People with extremely impressive skill-sets, yes. But still people.
Kai leaned on the rail, concentrating on being enigmatic and not looking as if he was frantically trying to come up with alternate plans
(I do not mean to suggest that Witch King is cosy, or that the stakes are low. Neither of those things are true. But even during the fights, I found it oddly peaceful. Maybe because it pulled me so completely out of my world and into Kai’s; it’s been a while since any book had me this subsumed in its story. Every time I stepped away from Witch King was like surfacing from deep water, like taking a breath I didn’t know I needed – but it was also disorientating; it took me minutes to adjust to this world again, after being so deep in Kai’s.)
If you zoom out a little, and look at the big picture Wells is painting, then this is a story of a group of people – allies who become friends who become family – who pulled their nations together to fight off an indisputably evil empire…and now have to stop that Alliance from becoming a new empire.
(It probably wouldn’t be as terrible a one as their old enemies were. But empires never work out – I say that as someone with a UK passport – especially for the ones being devoured by and into said empire, and our characters know this. Kai and his companions are fiercely, passionately pro-independence for everyone, which is a philosophy I can definitely get behind – and so they are not going to let this happen.)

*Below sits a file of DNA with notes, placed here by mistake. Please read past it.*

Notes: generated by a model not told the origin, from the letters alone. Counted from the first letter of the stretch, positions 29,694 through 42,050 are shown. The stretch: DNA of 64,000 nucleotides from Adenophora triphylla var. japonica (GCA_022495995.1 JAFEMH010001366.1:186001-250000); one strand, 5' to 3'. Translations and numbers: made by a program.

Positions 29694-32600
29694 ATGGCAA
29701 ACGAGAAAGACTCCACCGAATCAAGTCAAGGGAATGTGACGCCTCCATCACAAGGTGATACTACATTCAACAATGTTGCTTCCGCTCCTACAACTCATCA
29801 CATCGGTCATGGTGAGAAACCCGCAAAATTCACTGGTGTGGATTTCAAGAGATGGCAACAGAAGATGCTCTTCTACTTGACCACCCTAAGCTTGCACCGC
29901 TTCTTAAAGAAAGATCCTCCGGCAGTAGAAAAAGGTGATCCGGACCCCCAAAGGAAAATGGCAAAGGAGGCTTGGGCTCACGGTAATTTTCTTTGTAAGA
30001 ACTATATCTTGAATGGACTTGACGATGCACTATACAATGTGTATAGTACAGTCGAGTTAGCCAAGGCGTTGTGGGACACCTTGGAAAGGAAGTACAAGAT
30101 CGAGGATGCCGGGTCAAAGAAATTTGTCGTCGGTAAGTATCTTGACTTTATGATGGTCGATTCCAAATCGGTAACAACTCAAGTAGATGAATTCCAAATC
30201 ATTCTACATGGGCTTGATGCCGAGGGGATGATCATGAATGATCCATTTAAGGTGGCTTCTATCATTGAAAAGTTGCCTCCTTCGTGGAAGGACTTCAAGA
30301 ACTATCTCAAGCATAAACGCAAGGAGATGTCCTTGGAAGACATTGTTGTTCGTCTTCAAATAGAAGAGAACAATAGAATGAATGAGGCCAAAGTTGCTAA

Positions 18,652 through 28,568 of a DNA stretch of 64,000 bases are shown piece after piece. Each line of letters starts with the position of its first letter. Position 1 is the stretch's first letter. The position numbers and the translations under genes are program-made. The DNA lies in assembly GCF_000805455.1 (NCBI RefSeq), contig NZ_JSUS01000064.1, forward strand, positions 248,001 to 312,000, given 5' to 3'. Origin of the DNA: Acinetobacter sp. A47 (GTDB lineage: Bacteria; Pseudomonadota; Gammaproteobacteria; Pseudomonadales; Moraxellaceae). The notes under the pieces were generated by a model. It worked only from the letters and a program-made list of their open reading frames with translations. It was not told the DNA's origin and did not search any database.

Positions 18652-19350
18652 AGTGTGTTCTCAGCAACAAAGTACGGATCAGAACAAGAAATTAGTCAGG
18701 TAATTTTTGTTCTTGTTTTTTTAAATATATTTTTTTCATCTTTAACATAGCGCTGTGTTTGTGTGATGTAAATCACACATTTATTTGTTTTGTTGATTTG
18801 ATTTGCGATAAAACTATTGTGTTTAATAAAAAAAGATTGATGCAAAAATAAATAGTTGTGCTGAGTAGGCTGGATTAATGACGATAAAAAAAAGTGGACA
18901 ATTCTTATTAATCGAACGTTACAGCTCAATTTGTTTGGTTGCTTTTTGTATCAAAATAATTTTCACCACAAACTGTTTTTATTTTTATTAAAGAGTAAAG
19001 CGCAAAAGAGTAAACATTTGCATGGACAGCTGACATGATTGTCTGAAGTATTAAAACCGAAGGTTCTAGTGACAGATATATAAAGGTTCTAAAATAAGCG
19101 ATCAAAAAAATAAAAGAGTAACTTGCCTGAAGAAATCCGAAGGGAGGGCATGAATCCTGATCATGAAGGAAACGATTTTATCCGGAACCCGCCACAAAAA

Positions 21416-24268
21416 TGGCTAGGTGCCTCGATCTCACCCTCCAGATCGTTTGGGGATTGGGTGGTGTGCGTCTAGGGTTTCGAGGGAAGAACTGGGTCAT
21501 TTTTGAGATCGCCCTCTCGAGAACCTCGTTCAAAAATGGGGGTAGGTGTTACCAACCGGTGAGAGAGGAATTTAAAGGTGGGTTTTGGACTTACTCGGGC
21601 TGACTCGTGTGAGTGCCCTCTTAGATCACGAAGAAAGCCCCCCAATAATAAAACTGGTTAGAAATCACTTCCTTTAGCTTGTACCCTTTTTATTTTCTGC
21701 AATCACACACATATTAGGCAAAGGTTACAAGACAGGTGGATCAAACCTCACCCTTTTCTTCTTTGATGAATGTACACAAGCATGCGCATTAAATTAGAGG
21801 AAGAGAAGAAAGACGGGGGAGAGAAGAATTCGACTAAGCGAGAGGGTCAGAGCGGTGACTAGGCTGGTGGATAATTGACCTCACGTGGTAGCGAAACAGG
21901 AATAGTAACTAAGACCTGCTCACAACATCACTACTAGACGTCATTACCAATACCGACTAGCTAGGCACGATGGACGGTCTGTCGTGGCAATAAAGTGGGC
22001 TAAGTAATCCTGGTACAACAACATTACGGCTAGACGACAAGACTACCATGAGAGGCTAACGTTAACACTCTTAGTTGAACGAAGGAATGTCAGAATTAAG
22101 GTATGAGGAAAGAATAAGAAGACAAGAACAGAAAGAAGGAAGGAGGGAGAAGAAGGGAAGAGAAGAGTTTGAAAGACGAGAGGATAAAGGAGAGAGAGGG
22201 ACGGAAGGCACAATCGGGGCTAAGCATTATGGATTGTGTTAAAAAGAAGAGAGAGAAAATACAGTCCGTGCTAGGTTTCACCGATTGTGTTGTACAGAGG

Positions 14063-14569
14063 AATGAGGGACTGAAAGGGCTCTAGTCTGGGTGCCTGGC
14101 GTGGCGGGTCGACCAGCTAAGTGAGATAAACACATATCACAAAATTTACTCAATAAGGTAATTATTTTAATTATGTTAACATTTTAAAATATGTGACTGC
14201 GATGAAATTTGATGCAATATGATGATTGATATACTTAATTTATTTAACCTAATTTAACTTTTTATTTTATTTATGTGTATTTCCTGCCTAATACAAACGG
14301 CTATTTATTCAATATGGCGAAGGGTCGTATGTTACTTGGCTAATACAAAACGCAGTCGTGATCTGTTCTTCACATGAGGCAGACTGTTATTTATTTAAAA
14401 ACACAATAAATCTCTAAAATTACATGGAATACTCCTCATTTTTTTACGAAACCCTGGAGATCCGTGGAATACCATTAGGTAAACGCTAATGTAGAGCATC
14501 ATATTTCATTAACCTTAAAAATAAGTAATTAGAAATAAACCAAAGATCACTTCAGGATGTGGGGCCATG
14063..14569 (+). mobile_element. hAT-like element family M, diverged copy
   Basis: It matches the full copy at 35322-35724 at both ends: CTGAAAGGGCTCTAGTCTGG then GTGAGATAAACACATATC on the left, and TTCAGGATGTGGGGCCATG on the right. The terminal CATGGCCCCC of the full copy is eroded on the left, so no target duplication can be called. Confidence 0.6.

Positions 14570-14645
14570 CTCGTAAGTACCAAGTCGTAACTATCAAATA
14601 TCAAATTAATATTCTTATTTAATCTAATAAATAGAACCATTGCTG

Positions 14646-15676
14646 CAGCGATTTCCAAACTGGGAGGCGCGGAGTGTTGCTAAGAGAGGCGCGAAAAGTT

You might expect this to be fairly grim and cynical, but it isn’t. Kai and co definitely feel betrayed, and oh boy are they pissed, but there is never any sense of futility, of why-even-try, of the despair of having to fight the same fight again. For one, because it’s not the same fight, not at all: there is no genocidal enemy army on their doorstep this time (thank all the gods). And two, because Kai and co are just…not like that. The book opens with Kai and the absolutely amazing Zeide confused and angry and somewhat scared, but from the get-go there is the very clear sense that they are both people who will never lie down and give up; not so much ruthless – they have strict moral codes – but endlessly determined, and maybe even more importantly, capable. They are world-wise and street-smart and they know – they know – exactly what they are capable of, and that there is nothing the world can throw at them that they cannot handle.
“I’m starting to think that a mortal Prince-heir who wanted to consort with a demon in human form may not be a completely trustworthy person.”
Is it obvious that I adore them???